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Experts debate role of race in medical research

Elizabeth Cohen

ATLANTA (CNN) -- Two studies in the New England Journal of Medicine that compare the effects of drugs between white and black patients have sparked a debate within the publication itself.

The issue is an ethical and scientific one: Should race ever be used as a factor in medical research.

Two editorials in the weekly edition of the journal released Wednesday clashed in their answer.

"Race is a social construct, not a scientific classification," wrote Dr. Robert Schwartz, the deputy editor of the journal.

"I maintain that attributing differences in a biological end point to race is not only imprecise, but also of no proven value in treating an individual patient," he wrote.

But the author of another editorial disagreed.

"The two reports in this issue of the journal that address the effect of race on the response to drugs [will] be of great help to physicians in their attempt to choose the best therapy for heart failure in patients of different races," Dr. Alastair J. Wood, with Vanderbilt University School of Medicine in Nashville, Tennessee.

In one study, researchers found that treatment with the drug enalapril resulted in a significant reduction in the risk of hospitalization for heart failure among white patients with left ventricular dysfunction, a heart ailment, but no such reduction among black patients with the same disorder. The study involved nearly 2,000 patients at medical centers in Dallas, Texas; Minneapolis, Minnesota; and Calgary, Canada.

The other study found that the drug carvedilol worked just as well in black patients with chronic heart failure. The study of nearly 1,000 patients at seven medical centers in the United States measured events such as heart failure, death and hospitalization.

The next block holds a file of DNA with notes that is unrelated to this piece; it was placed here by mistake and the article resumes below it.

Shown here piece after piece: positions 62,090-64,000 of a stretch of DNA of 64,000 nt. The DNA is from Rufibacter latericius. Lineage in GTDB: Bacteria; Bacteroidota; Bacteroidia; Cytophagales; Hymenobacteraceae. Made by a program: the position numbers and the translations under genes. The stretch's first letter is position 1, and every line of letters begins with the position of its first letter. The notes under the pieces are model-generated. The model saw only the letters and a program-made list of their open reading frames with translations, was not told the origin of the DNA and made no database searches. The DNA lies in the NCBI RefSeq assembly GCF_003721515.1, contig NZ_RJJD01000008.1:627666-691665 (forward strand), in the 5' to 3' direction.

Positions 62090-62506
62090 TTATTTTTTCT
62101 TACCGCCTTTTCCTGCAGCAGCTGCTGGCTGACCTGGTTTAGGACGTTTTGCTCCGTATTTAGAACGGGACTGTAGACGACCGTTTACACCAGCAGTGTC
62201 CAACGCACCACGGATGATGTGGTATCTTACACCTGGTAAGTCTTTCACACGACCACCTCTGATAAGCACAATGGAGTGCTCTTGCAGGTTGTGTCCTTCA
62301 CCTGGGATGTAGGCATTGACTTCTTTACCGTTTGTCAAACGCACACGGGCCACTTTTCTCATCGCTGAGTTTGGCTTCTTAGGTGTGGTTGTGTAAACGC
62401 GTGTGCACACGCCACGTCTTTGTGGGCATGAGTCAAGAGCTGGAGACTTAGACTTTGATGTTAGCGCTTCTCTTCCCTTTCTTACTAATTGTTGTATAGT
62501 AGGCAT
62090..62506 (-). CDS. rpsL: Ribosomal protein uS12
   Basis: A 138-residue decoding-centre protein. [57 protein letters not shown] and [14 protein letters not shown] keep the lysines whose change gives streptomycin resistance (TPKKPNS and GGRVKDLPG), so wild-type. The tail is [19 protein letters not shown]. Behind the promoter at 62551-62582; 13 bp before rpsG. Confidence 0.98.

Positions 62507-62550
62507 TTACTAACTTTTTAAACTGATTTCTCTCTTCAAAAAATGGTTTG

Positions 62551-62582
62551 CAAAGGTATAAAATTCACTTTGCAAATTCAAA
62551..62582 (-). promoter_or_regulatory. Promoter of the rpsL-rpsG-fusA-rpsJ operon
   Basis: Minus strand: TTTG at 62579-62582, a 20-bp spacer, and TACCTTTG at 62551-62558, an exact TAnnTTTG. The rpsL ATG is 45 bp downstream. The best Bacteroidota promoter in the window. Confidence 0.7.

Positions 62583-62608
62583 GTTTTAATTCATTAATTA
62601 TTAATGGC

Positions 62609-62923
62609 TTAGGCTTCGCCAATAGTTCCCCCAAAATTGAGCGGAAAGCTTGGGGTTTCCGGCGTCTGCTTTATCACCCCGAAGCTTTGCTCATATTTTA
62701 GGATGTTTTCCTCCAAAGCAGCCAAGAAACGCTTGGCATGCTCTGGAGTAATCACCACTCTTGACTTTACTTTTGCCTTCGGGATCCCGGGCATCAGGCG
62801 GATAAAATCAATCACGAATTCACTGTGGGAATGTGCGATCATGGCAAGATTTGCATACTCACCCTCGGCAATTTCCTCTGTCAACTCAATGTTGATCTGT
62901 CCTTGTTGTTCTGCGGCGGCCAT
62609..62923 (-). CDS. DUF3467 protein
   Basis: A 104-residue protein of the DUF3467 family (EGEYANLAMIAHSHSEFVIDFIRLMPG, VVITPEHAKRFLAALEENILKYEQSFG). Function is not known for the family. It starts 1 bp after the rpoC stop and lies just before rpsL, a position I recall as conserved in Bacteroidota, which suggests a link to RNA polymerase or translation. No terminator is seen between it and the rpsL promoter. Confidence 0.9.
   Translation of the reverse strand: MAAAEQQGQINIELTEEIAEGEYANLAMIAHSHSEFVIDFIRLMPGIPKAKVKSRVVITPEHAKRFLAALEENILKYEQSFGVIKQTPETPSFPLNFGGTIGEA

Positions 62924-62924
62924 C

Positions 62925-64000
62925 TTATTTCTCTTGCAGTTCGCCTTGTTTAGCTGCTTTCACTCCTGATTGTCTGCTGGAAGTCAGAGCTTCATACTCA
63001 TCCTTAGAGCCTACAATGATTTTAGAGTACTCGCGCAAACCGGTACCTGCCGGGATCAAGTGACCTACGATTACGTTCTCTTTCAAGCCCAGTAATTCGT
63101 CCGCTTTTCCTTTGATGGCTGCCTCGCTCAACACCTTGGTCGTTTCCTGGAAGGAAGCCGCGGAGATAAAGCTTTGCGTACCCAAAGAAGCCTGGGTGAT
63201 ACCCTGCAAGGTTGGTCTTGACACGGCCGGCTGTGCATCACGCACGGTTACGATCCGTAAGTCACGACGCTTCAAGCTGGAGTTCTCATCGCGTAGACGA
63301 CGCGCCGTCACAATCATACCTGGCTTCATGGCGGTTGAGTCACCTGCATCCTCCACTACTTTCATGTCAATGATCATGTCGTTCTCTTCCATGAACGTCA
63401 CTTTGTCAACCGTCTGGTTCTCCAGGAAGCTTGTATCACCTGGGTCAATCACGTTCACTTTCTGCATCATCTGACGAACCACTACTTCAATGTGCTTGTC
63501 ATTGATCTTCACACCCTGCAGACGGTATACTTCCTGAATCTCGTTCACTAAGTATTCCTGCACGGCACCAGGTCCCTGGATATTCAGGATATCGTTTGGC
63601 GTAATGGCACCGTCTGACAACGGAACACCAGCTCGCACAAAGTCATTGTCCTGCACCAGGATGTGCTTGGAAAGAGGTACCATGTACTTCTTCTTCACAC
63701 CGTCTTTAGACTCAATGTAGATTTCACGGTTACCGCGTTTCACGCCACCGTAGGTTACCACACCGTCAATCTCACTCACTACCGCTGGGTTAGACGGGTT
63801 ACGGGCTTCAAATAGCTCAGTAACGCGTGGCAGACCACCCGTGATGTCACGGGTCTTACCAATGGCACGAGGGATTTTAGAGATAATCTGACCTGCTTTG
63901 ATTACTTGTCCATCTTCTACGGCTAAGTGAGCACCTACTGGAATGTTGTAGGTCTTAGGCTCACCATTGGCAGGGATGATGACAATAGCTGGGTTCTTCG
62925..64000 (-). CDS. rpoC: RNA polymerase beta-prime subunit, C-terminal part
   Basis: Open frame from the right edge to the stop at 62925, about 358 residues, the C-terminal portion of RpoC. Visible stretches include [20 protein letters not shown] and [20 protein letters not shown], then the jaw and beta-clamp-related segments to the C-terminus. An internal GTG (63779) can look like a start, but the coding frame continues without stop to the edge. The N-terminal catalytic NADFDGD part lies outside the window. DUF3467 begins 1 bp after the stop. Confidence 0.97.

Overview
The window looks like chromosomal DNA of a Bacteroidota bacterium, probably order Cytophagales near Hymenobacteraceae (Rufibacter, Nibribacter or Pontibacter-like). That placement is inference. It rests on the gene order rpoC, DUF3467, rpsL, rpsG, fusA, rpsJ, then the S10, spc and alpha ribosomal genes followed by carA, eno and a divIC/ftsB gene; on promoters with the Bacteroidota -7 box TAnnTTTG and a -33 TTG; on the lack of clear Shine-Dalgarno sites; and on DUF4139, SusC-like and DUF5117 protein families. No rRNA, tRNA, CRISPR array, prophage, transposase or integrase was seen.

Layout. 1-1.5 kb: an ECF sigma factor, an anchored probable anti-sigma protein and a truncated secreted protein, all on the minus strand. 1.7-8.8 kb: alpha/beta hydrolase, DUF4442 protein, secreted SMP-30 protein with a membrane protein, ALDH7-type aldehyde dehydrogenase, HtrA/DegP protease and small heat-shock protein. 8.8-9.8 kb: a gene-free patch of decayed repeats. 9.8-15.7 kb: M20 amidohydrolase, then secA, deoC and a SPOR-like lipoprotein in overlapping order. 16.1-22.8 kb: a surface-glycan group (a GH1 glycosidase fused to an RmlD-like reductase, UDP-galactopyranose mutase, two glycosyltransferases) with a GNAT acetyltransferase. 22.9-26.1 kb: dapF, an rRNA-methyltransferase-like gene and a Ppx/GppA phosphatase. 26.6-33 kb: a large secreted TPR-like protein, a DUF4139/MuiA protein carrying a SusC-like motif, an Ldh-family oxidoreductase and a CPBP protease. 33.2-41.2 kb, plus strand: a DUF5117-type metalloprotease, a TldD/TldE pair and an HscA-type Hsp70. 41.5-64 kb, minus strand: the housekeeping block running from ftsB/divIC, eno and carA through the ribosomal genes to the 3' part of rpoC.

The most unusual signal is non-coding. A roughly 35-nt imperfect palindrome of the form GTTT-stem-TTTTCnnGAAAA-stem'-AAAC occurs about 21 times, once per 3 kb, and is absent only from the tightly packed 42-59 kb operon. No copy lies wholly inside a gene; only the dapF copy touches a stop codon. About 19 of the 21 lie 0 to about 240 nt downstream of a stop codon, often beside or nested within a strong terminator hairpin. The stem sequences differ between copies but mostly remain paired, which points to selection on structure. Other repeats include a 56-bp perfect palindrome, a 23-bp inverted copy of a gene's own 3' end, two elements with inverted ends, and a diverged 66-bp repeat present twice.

Dr. Lonnie Fuller, an internist and professor emeritus at the Morehouse School of Medicine, said studies that make racial distinctions can be justified and may be valuable.

He and his colleagues are studying the DNA of black study subjects and have discovered that genes that could lead to slow drug metabolism are more common among blacks than whites.

When drugs are metabolized slowly, they stay in the system longer, making them more likely to give patients dangerous side effects, Fuller said.

"About 40 percent of African-Americans would probably fit into the slow metabolism group and maybe about 20 percent of Caucasians would fit into that group," he said.

Fuller said there will always be genetic differences between groups that tend to intermarry. "Like if you come from the African continent, you're much more likely to have sickle cell as a genetic problem," he said.

But Georgia Dunston, a microbiologist and acting director of Howard University's new National Human Genome Center, said she didn't think it was scientifically accurate to group people by race. She said the genome project shows that people of all races share most DNA.

"We share 99 percent. I think that's good evidence that we are pretty much the same," she said. "Genetics show us that humankind is essentially one large family."

New England Journal of Medicine
Howard University College of Medicine

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4:30pm ET, 4/16

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